...As a brief aside, my church just opened its thrift store, City Thrift in Lodi, CA. All profits from store go to feeding those in need as well as into our women and children home and young men home in the process of being built. I say this to say that if you are in the area, consider taking your donations and doing your shopping at City Thrift, and, if not, consider supporting a local non-profit thrift store that gives back to your community. And, as an added bonus, they are often cheaper.
Okay, so back to the project...
I found a cute farmer boy fabric at Walmart to go with my farm-themed nursery. The print was just the right size for my frames (something to keep in mind should you choose to put fabric in your frames.) Another option I considered was using the wallpaper border from the nursery set I fell in love with. You might not be able to put wallpaper on the walls in your apartment, but who says you can't put it in a picture frame?!
Finding frames and finding what I wanted to put in them was the biggest part of the battle. Once you do that you are ready to tackle the project!
- frames with mattes
- fabric, wallpaper, or picture
- spray paint for frames
- acrylic paint for mattes (I recommend against using "Apple Barrel" brand for this project. While cheap, they seem more "watery" to me. Not best when painting paper product like a matte. I find Folk Art or Delta brands work best)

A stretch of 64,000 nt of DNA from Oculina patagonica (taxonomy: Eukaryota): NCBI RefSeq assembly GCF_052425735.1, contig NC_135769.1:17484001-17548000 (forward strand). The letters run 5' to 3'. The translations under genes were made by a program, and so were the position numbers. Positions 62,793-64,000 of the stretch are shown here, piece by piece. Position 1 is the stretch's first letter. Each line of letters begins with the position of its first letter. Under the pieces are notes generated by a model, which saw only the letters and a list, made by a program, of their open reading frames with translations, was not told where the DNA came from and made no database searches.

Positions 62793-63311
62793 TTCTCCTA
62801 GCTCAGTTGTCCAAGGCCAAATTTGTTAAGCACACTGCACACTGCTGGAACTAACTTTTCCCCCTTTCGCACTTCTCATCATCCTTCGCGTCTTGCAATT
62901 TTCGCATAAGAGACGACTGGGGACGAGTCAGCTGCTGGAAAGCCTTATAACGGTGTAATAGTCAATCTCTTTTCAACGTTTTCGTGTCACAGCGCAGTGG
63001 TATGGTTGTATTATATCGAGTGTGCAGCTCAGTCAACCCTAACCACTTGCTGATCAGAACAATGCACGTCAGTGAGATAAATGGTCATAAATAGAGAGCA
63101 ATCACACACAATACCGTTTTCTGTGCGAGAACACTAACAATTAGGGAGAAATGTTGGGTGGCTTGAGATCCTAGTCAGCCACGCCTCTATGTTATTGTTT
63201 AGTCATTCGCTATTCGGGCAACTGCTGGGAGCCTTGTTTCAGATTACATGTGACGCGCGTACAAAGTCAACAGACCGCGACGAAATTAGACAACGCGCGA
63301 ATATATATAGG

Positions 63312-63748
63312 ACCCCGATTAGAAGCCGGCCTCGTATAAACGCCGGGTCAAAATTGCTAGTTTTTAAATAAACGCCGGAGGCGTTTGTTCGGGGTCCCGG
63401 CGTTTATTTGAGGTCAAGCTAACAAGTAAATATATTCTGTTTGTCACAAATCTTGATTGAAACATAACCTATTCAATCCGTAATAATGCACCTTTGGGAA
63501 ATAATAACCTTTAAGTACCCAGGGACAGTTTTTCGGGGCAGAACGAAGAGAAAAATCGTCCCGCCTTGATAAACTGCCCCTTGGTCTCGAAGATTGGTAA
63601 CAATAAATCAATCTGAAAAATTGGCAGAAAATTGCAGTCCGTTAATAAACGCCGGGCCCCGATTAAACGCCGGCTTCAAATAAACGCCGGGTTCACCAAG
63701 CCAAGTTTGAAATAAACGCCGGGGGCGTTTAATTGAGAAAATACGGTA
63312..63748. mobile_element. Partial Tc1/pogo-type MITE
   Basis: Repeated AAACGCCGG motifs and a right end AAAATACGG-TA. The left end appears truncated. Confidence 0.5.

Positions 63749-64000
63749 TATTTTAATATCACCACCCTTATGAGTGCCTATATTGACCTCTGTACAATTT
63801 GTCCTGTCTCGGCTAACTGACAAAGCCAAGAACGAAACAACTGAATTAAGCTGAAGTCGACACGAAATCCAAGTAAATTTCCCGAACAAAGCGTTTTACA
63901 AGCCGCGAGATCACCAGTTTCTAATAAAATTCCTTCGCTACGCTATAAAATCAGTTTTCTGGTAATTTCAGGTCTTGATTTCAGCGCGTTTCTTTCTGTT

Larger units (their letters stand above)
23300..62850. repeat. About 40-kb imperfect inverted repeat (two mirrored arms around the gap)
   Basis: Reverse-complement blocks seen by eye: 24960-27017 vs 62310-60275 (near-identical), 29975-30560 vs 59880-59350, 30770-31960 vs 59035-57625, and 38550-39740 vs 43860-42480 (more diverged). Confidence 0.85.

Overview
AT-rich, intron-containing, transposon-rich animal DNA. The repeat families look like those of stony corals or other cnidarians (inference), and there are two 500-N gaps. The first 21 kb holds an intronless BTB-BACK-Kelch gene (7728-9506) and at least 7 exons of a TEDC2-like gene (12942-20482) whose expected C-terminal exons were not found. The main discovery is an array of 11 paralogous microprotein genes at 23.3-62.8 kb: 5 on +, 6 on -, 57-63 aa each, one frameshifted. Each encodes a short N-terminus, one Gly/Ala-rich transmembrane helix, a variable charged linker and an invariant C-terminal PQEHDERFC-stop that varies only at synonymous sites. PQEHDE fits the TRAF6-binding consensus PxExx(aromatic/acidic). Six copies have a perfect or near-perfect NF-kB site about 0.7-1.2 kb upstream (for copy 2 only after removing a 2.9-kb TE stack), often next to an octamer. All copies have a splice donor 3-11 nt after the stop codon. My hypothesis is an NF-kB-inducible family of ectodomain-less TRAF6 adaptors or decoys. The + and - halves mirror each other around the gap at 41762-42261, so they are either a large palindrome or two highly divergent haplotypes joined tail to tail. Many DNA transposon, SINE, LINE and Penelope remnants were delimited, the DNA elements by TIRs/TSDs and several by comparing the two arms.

- small sponge brush
- Disposable pallette paper (or for the "non-painters" like me, wax paper does the trick)
- Cup with water
- Work surface and something to paint on... i.e. keep your table paint free. (I used paper towels, but paper towels are capable of bleeding, so if you are super worried... try wax paper.)
- double sided tape or photo splits
|Got my supplies together. Notice the the sun-fading on the matte. Super old, but it totally still worked!|
Step 2: Paint your matte(s). You will not want to get too much water on your sponge as these are paper product. It should "warp" just a bit. But as the paint dries, the matte will go back to its original flatness.
Be sure to paint the same direction... could just be my own "particularness" but I think it looks better, not to mention pro.
|Notice how my brush strokes all run in the same direction, even around the corner.|
|My very sophicated and high-tech acryllic paint drying station.|
|My favorite picture. Love that I am having a baby boy!|
- Frames: $8
- 1/2 yd. of fabric: $1.50
- 2 acryllic paint colors: $3
- Paint sponge brush: $1
- Spray Paint: $3